Treating bunion pain – treatments and tips

Bunion pain can have a negative effect on your day-to-day life, making it hard to walk and go about your daily activities. Explore some of our advice on treating bunion pain to ease the discomfort and get back to normal.

Consultant examining a patient's bunion
Consultant examining a patient’s bunion

What is a bunion?

A bunion (hallux valgus) is a bony lump that forms on the inside of your foot at the base of your big toe joint. This can affect your big toe by pushing it to point excessively towards your second toe.

Are bunions sore?

Other symptoms include:

Not sure if it’s a bunion?

Here are some other foot problems that might be causing your pain:

Treatment for bunion pain

Discover some of the treatment options to prevent your bunion from worsening…

Wear wider, supportive footwear

Avoid narrower shoes and high heels, instead wear wide, flat shoes with a soft sole. Flat shoes help to take pressure away from your big toe and create more space to help relieve your bunion pain.

Cushion and protect

Bunion pads (soft pads that go over your bunion) or shoe inserts help to ease painful bunion pressure.

Soothe swelling with an ice pack

Apply an ice pack wrapped in a tea towel to the affected area when you can. This will help to ease the pain of a bunion and help to reduce the swelling.

Bunion pain relief

Take paracetamol or ibuprofen to help reduce the pain and the inflammation.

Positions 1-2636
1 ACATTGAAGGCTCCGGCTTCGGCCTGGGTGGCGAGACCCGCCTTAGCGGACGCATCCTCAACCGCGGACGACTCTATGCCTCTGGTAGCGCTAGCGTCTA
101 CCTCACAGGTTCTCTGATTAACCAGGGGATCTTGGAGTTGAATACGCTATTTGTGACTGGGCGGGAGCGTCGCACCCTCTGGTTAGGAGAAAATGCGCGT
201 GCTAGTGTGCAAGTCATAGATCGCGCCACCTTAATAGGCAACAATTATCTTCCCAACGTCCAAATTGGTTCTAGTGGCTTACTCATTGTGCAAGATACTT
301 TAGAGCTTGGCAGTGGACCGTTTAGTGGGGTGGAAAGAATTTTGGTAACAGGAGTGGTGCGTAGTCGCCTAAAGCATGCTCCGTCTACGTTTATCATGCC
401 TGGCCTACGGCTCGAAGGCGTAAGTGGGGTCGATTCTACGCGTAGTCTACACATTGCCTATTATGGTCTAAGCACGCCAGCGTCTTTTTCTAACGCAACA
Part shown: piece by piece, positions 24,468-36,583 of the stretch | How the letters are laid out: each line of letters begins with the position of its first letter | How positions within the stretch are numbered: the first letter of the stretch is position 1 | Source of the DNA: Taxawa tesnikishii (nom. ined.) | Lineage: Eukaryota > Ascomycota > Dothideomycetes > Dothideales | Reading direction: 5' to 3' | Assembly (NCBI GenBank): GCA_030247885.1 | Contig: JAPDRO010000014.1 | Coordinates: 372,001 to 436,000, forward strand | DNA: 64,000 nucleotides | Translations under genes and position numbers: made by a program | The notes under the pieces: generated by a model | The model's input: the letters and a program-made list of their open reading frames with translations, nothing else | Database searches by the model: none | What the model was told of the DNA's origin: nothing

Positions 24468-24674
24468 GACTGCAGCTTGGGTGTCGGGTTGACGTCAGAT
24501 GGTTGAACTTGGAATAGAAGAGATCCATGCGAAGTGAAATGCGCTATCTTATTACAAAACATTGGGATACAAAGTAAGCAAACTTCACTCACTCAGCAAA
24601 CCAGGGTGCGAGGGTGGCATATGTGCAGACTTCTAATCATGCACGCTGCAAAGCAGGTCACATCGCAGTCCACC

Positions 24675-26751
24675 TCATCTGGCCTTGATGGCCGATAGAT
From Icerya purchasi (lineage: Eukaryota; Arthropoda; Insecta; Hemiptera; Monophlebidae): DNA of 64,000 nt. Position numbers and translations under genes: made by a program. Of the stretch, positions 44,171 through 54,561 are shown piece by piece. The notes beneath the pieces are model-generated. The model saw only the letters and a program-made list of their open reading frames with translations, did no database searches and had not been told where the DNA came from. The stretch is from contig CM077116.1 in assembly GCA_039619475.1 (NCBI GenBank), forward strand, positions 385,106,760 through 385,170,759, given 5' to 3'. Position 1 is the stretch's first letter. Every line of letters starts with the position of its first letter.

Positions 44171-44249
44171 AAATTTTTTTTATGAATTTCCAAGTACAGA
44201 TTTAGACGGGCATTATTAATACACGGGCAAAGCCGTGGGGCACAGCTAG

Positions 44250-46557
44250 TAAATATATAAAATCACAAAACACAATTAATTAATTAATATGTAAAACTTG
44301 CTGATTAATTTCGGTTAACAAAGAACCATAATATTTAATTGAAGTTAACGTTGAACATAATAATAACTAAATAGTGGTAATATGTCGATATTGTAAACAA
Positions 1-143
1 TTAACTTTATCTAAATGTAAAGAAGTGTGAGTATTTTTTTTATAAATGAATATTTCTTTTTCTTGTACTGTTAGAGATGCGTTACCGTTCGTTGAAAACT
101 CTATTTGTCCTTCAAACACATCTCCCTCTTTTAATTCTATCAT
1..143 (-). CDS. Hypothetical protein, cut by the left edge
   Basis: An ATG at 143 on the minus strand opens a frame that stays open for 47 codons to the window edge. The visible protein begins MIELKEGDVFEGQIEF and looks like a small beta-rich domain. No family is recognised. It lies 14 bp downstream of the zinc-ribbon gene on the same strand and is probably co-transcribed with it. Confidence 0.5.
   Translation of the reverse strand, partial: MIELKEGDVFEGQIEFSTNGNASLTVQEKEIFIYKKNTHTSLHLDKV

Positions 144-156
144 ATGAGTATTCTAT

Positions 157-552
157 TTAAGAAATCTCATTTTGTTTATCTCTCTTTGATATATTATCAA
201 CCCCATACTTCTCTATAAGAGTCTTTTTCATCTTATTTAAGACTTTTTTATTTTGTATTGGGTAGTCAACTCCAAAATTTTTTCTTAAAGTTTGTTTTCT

Lifestyle changes

Try losing weight if you are overweight. Being overweight can put a lot of pressure on your feet, which can lead to bunions developing.

Try a bunion splint

Wear a bunion splint at night to help gradually push the toe back into its normal alignment. This will not get rid of your bunion but rather help with the positioning of your toe.

Bunion surgery

If the pain in your bunion does not go away, your doctor may recommend surgery, which is the only way to get rid of a bunion.

Bunion removal surgery is called an osteotomy, which usually takes less than an hour and is usually done under general anaesthetic.

The surgery is undertaken by making a small cut in the skin over your big toe, cutting or scraping away the bunion and then returning the toe bone to its correct position using metal screws or staples put under your skin. These will often be left in the toe permanently.

Unfortunately, bunions can sometimes naturally come back even after surgery.

Preparing for bunion surgery

After your bunion surgery

You will usually be given crutches after your surgery and you may be wearing a splint, plaster cast or special shoe.

To help with your recovery:

Once you have recovered you may see some differences in your big toe, it might be weaker or stiffer than before, it may not be perfectly straight and there’s a chance you may have to keep wearing wide, comfy shoes. From the surgery you may still feel sore and you may have swelling in your foot which can take up to six months to a year to reduce.

If you are suffering from bunion pain, fill in our enquiry form on the right to find out more about getting foot surgery at one of our treatment centres.